All posts tagged 'BPA'
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Posted @ 6/11/2012 11:33 AM By Terri Wiebold
Now is the time of year when the temperatures rise outside, and we need to drink more fluids to stay hydrated. It is important to take water with you when you exercise or take part in outdoor activities this summer, but you also need to beware of the dangers plastic water bottles pose.
Biphenol A, commonly known as BPA, is a chemical that is used in soft plastics. BPA can be found in reusable food containers, water bottles, food can linings, water pipes, and dental sealants. This chemical is man-made, but it mimics the body’s natural hormones, and it can alter the function of the endocrine system. Exposure to this chemical has been shown to affect reproduction and brain development. Researchers have also found that high BPA concentrations are associated with an increased risk for heart disease, heart attack, angina, and diabetes. Liver damage has also been indicated in people with high BPA levels.
What choices do you have in choosing a safe water bottle
1) Don’t purchase bottled water.
2) Use filtered water in a safe, reusable bottle.
3) When purchasing a water bottle, read the label to see if it contains BPA.
4) Stainless Steel bottles and bottles labeled BPA free are the safest products (glass bottles are also safe, but they are heavy and fragile).
Scheel’s has BPA free plastic water bottles.
If you’re concerned about the amount of BPA exposure you have experienced, make an appointment with me to discuss your options.
Posted @ 4/4/2011 11:55 AM By Terri Wiebold
It is our responsibility to provide a healthy environment for our children, and this begins before birth. A pregnant woman is the first environment of her child.
The Environmental Working Group study of 2005 tested the umbilical cord blood of 10 newborns. The study found an average of 200 industrial chemicals and pollutants in the blood. Of the 287 chemicals tested, 180 are known to cause cancer in humans or animals, and 217 are toxic to the human brain and nervous system.
Several of the chemicals found in the cord blood are toxins we are familiar with, including:
(For more information on these chemicals, see my blog posts from this past November and February.)
Pregnant mothers and their babies need DHA, found in fish oil. DHA is important for proper brain development of the babies. Many women follow the government guidelines and eat 3 oz of fish four times a week. Unfortunately, women often choose canned fish. Almost all cans are lined with BPA, which seeps into the food. We are just beginning to see cans that state they are BPA free.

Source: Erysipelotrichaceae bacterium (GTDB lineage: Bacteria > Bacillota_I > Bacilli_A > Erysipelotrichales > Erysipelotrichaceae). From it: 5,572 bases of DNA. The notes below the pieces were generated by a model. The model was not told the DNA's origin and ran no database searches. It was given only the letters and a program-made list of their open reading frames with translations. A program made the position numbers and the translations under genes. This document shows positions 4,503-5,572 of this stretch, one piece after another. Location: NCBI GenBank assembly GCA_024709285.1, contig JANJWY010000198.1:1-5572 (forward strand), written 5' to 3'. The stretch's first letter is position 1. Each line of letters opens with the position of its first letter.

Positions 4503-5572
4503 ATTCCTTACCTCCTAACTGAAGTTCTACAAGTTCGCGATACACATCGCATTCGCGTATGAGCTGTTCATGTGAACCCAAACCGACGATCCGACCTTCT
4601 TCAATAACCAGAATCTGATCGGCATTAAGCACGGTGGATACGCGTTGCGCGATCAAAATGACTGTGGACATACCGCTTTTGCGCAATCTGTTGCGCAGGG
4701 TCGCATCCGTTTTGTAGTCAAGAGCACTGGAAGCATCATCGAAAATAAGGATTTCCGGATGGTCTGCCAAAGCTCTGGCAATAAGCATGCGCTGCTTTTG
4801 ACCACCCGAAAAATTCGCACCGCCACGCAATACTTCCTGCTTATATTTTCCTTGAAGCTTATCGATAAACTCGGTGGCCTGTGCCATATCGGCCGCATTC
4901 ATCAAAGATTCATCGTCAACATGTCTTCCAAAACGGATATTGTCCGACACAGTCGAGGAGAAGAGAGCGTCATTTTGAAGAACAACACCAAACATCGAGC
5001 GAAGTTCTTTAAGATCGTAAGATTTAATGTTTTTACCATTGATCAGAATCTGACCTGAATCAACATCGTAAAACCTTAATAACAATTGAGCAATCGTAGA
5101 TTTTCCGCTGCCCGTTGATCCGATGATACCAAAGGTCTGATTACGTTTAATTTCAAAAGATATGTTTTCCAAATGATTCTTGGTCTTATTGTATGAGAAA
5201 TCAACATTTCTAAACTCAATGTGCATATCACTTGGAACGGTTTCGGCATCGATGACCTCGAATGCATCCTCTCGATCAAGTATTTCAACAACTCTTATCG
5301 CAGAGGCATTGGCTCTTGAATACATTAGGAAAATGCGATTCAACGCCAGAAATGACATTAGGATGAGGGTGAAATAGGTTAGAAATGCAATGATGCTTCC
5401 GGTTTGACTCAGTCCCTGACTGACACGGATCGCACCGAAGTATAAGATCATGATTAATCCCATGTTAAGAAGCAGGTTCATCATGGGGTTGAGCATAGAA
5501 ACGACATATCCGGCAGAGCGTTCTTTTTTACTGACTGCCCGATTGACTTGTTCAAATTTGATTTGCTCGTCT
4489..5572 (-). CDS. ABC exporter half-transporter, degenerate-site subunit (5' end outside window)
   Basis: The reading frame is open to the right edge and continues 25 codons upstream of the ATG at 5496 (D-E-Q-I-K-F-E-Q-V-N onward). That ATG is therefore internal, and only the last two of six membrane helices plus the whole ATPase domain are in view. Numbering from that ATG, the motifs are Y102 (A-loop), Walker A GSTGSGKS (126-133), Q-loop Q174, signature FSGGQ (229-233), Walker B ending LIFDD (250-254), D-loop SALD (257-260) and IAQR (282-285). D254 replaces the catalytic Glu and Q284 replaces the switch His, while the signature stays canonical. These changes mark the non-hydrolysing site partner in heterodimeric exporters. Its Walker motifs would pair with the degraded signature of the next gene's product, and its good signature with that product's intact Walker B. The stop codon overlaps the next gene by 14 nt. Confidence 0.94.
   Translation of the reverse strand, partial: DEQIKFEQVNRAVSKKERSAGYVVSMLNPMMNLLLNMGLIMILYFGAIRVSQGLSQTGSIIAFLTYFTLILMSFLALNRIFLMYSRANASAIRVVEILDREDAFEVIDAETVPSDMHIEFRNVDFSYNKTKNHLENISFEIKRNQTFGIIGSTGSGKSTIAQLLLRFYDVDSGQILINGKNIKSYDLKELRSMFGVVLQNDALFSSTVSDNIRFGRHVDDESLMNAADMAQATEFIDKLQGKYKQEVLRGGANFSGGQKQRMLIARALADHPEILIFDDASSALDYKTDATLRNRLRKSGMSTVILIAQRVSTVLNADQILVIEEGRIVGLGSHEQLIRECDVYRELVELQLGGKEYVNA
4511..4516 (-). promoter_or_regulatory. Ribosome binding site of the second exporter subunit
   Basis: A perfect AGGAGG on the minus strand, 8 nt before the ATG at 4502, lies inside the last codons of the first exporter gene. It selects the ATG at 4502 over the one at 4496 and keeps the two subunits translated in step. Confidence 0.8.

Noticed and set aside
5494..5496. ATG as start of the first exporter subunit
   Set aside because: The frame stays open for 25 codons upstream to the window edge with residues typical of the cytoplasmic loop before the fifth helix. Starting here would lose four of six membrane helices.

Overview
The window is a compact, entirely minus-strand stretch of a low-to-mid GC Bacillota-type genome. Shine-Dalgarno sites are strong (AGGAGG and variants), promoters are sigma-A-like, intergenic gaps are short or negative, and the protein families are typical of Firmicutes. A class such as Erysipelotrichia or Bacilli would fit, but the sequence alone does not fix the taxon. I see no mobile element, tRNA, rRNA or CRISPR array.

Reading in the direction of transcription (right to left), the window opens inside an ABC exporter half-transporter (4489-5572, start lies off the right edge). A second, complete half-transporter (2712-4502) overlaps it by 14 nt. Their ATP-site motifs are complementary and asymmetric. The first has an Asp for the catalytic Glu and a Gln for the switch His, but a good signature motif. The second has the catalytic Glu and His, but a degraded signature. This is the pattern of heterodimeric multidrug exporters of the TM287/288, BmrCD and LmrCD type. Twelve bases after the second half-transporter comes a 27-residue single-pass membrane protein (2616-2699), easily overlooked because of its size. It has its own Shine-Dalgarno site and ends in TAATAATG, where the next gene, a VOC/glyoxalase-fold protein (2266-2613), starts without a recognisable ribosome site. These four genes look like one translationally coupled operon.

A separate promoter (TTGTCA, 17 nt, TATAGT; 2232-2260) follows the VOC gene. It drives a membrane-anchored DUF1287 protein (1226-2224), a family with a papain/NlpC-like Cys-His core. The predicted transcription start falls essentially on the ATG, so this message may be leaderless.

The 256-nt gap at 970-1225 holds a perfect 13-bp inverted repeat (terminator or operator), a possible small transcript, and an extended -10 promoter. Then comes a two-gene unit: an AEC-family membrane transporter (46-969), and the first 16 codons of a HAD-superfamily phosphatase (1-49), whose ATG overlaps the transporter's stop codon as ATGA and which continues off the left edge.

Pregnant women must choose their source of DHA from a high quality fish oil supplement. They should not choose fish from a can or fish from the ocean (they often have high concentrations of mercury or other toxins). Knowing the supplement brand and the source of the fish oil (the kind of fish it comes from) is highly recommended. I can help you find the best fish oil for you!
News Update! A follow-up to the February 21st blog post, “Spring Cleaning: Wash Your Hands of BPA”...
New Pioneer Coop now uses BPA-free receipt paper in their cash registers. Let’s suggest that other retailers do the same!
Posted @ 2/21/2011 1:35 PM By Terri Wiebold
I am often asked, “Where could I be exposed to environmental chemicals? I eat a very clean diet.” The truth is that we are all exposed to environmental toxins on a daily basis.
Researches from the U.S. non-profit groups Safer Chemicals, Safer Families and the Washington Toxics Coalition have reported finding high levels of Bisphenol A (BPA) on cash register receipts and paper money. BPA is found in a powdery film in thermal paper used for receipts, which is then transferred from our fingers onto dollar bills. Holding receipts for just 10 seconds causes up to 2.5 micrograms of BPA to transfer onto our fingers. 15 times that amount of BPA is transferred to our hands by rubbing the receipts!
Low levels of BPA have been linked to breast cancer, obesity, and early onset of puberty.
BPA is also found in water jugs, soft drink cans, hockey helmets, mobile phone housings, computers, and many more common objects. The health hazards vary from product to product.
We don’t live in a sterile environment, and we cannot protect ourselves from all the potential hazards. We can, however, wash our hands frequently. Hand washing is effective in avoiding colds and flu viruses, and it also washes away toxins like BPA.
We can also eat a whole foods diet with organic and local products. A clean diet will help us avoid undue exposure to toxins and reduce the accumulation of these toxins in our tissues.
A detoxification program done periodically will help remove toxins from our bodies and will reduce the levels of toxins we cannot avoid. Spring is an excellent time to do spring cleaning in our homes and our bodies. Talk to me about starting a complete and easy detoxification program.